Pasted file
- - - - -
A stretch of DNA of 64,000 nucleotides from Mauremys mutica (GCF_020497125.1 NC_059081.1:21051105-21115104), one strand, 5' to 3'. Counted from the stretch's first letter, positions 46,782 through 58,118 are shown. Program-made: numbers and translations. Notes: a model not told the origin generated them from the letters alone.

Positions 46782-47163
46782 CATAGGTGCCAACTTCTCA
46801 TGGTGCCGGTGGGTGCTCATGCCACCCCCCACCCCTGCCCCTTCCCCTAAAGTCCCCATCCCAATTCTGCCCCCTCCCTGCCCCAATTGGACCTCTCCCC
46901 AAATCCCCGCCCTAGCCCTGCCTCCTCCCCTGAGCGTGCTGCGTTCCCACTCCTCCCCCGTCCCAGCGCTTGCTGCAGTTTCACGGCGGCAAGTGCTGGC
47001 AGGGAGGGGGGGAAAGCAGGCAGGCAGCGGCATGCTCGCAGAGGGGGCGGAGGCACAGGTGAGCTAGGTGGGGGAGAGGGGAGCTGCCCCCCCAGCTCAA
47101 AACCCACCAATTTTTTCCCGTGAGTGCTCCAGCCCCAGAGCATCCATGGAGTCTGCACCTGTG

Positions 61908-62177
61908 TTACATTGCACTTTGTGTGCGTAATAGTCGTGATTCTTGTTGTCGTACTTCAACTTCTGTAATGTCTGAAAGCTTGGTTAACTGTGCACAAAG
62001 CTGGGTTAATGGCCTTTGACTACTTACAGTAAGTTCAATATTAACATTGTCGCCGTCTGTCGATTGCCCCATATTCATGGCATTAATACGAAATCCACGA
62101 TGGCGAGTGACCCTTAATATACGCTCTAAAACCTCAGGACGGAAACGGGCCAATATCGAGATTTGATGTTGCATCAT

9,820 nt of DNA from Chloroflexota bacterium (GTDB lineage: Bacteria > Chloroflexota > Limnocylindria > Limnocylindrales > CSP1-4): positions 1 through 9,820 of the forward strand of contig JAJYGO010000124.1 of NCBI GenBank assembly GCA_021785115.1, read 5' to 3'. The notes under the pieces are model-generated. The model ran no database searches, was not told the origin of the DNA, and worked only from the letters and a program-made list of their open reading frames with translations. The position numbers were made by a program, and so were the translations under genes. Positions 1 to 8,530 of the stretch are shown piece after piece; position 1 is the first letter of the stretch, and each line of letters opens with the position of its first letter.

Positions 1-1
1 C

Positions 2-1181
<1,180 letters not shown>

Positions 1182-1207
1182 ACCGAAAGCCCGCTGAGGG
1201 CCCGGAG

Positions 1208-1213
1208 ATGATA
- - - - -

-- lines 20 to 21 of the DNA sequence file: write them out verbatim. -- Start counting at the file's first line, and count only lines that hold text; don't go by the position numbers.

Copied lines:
Positions 1208-1213
1208 ATGATA